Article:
stele is the most monumental work of these early dynasties that we have
yet seen, and links on to the style of the rock carving of the IVth
"A piece of a great porphyry vase with the A-a-name of king Kha-
sekhemui was also found ; and part of the base of a statue with apparently
a double fcci-name, which is, therefore, probably of the same king.
"In the town was found another important piece. As yet we only
knew of the three Min statues of Koptos and the kneeling figure of
Hierakonpolis as archaic carving on a large scale. Now a life-size figure
has been found, of the same very archaic style, but dressed differently to
any Egyptian figure, and recalling the early Babylonian style. A long
robe reaches to below the knees; it is thrown over the left shoulder, and
held by the left arm across the breast ; the right arm hangs down the side,
and the hand was pierced, like those of the Min statues. Unhappily, the
head and feet are both lost, and the block has been often re-used for a
threshold and door socket, down the left side.
" A large quantity of flint tools and flakes were found in the town, some
in the temple, and a few from the cemetery. They are of every quality,
from finished knives to mere flakes, and include a great variety of tools.
A large mass of minute wrought flakes, like the so-called ' midgets' of
India and Europe, were found together in one place, some thirty pounds
weight in all.
" On the desert edge a long mass of prehistoric cemetery proved to have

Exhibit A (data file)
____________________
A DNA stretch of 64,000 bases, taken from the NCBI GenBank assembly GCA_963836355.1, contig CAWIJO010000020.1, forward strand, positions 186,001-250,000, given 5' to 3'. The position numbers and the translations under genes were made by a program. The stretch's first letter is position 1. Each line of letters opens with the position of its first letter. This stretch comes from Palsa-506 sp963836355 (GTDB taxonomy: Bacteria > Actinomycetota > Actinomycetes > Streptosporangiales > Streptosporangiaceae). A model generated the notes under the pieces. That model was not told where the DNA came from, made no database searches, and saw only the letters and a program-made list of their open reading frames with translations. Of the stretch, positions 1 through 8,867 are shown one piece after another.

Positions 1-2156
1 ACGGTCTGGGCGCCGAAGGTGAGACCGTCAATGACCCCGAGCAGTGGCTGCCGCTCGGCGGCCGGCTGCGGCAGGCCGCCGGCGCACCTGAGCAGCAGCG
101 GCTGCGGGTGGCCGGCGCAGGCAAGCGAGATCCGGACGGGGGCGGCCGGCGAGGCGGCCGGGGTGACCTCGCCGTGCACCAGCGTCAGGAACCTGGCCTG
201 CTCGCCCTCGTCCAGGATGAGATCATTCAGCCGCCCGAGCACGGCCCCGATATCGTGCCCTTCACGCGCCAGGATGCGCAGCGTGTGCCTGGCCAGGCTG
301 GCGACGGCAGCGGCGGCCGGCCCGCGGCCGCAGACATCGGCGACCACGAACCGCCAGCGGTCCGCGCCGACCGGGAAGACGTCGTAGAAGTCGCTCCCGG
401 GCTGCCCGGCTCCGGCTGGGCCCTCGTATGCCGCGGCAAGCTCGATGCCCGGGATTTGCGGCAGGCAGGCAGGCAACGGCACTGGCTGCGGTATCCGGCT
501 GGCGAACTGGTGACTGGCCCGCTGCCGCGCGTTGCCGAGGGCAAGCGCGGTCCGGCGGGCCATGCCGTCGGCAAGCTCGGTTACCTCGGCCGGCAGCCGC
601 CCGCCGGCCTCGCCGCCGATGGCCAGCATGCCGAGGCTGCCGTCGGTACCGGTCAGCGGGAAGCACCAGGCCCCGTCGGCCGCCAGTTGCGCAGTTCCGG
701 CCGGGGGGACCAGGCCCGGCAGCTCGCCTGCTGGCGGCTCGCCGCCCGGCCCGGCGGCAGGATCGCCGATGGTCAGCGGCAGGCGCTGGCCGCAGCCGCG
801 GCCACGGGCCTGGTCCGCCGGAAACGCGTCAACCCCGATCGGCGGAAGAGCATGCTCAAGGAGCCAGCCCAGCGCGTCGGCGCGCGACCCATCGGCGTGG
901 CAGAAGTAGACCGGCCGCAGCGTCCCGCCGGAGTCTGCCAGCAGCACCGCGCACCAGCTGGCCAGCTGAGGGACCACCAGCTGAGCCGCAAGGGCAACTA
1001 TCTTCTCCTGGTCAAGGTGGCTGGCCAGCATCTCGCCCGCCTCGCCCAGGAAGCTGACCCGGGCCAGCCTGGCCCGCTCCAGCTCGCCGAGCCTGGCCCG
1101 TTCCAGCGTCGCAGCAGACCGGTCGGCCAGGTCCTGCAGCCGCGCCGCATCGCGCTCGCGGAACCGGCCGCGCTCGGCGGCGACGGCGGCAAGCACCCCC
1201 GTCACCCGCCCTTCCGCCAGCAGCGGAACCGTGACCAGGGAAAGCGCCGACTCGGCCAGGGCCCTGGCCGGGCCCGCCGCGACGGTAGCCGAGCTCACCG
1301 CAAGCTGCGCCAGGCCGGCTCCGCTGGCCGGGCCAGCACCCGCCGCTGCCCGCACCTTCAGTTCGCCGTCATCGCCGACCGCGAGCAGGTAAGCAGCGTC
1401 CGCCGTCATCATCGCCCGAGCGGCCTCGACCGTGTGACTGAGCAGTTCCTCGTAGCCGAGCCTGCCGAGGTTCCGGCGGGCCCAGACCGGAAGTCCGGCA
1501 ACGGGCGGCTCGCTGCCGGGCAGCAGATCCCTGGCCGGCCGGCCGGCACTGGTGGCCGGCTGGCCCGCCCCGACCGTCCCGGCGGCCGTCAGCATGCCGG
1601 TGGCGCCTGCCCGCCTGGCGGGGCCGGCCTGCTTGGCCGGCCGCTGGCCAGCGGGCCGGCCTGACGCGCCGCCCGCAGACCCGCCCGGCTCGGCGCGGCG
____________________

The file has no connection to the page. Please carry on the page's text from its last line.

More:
been almost entirely plundered by dealers. Some fine flint work and a good
deal of pottery was recovered. But the main result here was the painted grave
of the middle prehistoric age. The figures are of boats, men, and animals ;
scenes of both hunting and fighting are shown. It is the most important
drawing yet known of the prehistoric age, it clenches for certain the
meaning of the boats on the vases, and shows many details of the pre-
historic life. The whole was very carefully copied full size in colours by
Mr. Green; and he then spent much time and labour in removing the
rotten mud coating bearing the drawings, and fixing it in sheets of plaster.
Thus it travelled safely to the Cairo Museum. Mr. Green completed his
work by a detailed plan and map of the temple and neighbourhood.
" Thus, though these have been but the gleanings after the great harvest
of last year, they have given three unique works of much importance,
such as would very recently have been looked on as being beyond all our
Professor Schweinfurth's articles on current excavations have been